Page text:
And the epiphany was, oh wow, working by myself has finite earning potential. Not to mention a cap on overall job satisfaction. 

And in order to become better suited to the changing environment, in other words, to adapt, my career needed to diversify. Which meant working in a real office at actual companies, joining teams and collaborating with other human beings, in addition to running my own enterprise. 

It was far more complex than sitting in my living room in my pajamas making art all day, but ultimately more satisfying and less lonely. 

Such is the nature of evolution. We stay consistent in the micro, honoring our skills and talents; but we change in the macro, remaking ourselves as we grow and as the world changes. 

What do you need to let go of to keep moving the story forward? 

Once you figure that out, just know this. Each of us needs to find the balanced commitment to whatever our primary goal is, but with a willingness to pivot quickly when necessary. 

Because evolution doesn’t necessarily favor the strong, it favors the most adaptable to change. 

If we can learn to do that slowly and constantly, we will triumph. 


What has always been heroic about your work that is now preventing you from growing?

At the peril of your soul, we take this to satisfy ourselves

The was a famous legislation passed in the seventies that provided enforcement for something called a satisfaction guarantee warranty

After all, the customer is always right. This act stipulated that businesses would have to refund the full purchase price regardless of the reason for dissatisfaction. 

Carlin famously named this the advertising lullaby, meaning, the whole purpose of marketing is to lull consumers to sleep. And it may have been revolutionary at the time. But fifty years later, there is massive proof of just how ubiquitous our satisfaction guaranteed consumer culture has become.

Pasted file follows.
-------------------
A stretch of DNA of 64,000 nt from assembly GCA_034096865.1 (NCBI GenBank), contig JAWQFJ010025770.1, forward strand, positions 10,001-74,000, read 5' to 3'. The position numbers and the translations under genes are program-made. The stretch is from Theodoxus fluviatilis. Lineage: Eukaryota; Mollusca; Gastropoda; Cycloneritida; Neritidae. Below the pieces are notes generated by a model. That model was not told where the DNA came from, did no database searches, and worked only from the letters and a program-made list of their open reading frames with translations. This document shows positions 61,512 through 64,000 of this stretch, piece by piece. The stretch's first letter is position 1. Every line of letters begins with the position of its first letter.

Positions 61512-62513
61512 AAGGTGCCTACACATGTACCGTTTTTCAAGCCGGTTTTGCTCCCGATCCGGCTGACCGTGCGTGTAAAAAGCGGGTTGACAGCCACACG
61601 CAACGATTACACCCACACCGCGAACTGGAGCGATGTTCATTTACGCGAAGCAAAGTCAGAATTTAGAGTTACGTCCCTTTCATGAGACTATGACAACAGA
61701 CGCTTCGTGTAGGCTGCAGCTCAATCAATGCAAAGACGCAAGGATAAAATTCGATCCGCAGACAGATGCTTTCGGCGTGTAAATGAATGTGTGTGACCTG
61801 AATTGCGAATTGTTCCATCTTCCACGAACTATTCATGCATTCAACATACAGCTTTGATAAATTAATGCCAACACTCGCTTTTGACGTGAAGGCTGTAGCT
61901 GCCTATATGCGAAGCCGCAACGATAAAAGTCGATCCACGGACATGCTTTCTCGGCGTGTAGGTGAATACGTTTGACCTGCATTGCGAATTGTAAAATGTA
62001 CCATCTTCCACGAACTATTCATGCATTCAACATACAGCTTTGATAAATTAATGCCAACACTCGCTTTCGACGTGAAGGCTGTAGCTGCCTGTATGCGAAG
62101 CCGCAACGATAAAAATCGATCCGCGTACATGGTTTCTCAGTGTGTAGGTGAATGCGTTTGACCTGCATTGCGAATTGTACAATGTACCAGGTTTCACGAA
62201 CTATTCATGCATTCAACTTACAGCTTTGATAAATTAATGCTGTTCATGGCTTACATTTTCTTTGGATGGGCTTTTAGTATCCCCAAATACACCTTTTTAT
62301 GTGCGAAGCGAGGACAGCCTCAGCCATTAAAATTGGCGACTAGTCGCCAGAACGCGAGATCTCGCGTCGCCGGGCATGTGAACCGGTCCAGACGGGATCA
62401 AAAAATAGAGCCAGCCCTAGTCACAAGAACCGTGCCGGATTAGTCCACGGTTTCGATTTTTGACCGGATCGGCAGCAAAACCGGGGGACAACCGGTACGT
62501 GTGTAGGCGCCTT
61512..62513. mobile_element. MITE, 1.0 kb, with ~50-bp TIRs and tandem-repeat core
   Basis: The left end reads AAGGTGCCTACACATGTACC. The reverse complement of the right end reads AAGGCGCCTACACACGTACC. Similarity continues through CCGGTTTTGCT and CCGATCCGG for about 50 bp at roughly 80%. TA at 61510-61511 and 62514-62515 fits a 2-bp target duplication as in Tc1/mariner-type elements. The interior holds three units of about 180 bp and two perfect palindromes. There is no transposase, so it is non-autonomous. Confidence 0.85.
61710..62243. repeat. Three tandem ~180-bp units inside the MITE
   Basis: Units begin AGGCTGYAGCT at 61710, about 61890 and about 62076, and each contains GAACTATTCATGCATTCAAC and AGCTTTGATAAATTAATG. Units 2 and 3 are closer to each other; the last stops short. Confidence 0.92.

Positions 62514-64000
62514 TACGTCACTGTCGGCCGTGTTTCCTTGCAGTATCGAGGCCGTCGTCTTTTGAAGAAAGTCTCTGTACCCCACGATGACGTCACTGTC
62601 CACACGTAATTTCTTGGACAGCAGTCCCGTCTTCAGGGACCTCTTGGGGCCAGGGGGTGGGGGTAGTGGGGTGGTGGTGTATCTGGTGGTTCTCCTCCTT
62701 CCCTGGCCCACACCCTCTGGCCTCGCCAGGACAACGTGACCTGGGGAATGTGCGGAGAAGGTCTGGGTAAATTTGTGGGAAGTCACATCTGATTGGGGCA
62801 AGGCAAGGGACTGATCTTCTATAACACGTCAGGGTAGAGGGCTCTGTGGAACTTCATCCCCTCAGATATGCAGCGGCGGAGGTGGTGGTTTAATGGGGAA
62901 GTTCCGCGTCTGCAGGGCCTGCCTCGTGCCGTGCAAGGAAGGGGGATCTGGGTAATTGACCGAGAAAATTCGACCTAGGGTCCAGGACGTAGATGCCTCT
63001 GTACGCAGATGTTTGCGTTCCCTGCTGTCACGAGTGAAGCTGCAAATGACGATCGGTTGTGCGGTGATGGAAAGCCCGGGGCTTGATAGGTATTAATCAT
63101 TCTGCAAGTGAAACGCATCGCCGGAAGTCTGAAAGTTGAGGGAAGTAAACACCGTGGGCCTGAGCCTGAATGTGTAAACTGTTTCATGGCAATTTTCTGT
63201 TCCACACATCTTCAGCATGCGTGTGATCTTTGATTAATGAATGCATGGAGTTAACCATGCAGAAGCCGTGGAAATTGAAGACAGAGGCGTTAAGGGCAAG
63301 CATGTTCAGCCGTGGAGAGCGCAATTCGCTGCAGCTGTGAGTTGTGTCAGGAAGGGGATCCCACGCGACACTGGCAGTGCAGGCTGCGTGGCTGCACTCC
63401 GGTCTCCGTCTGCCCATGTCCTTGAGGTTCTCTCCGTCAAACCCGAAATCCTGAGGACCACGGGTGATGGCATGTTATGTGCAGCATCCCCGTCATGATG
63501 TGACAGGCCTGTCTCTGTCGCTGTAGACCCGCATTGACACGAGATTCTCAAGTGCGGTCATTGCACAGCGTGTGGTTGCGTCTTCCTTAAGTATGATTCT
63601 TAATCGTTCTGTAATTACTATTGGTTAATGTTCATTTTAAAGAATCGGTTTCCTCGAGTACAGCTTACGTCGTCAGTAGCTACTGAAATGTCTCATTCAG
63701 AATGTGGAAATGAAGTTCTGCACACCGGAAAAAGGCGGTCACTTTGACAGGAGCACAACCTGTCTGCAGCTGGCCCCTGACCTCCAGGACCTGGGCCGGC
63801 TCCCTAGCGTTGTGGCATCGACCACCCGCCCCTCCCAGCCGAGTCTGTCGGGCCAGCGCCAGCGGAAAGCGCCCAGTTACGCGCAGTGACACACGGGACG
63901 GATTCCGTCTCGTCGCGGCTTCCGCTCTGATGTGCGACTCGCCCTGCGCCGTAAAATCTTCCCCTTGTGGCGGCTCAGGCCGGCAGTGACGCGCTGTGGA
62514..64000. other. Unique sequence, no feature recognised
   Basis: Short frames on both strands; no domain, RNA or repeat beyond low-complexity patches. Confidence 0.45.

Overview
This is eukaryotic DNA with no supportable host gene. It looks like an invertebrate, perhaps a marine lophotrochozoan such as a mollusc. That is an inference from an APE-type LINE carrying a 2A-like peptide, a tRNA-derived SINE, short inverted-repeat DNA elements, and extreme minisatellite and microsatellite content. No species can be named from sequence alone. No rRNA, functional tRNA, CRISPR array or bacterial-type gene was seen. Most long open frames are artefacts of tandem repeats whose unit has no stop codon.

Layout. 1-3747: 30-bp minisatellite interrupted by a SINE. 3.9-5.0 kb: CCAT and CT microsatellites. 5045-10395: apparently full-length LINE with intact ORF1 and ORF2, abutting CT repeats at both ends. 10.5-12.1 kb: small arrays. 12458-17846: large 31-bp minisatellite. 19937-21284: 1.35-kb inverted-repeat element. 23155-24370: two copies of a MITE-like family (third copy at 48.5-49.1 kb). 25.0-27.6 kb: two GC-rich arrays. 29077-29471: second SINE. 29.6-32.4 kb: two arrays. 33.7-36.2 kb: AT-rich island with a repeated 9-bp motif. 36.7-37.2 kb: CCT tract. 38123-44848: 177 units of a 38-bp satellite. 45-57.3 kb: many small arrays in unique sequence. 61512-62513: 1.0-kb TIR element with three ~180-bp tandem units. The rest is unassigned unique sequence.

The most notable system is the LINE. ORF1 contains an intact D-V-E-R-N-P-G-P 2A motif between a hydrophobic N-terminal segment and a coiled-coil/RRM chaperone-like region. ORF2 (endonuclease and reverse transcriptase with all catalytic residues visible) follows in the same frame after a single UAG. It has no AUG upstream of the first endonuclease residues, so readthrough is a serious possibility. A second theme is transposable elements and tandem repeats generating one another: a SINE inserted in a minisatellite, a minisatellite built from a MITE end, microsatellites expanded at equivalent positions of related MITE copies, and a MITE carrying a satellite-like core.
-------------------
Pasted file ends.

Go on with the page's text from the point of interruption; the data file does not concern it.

That worn and tired phrase is more than just fine print at the end of an advertisement, it’s an entire mythology. Since the legalization of the satisfaction guaranteed concept, people have become deeply demanding of fulfillment in all of their interactions, not just their retail purchases. 

Each of us keeps mental ledgers of our disappointments and diminished expectations, and demand payback when the debit column gets a little too high. 

We embark on this quest for unrealistic satisfaction, poised in a great ballet of expectation, only to get our hearts broken again and again. 

But that’s the challenging part. Life is not a retail shop. Once our experience fails to match up to our impossibly high standards, we don’t get our money back. The product is not replaced within thirty days of purchase. 

How do we cope with that?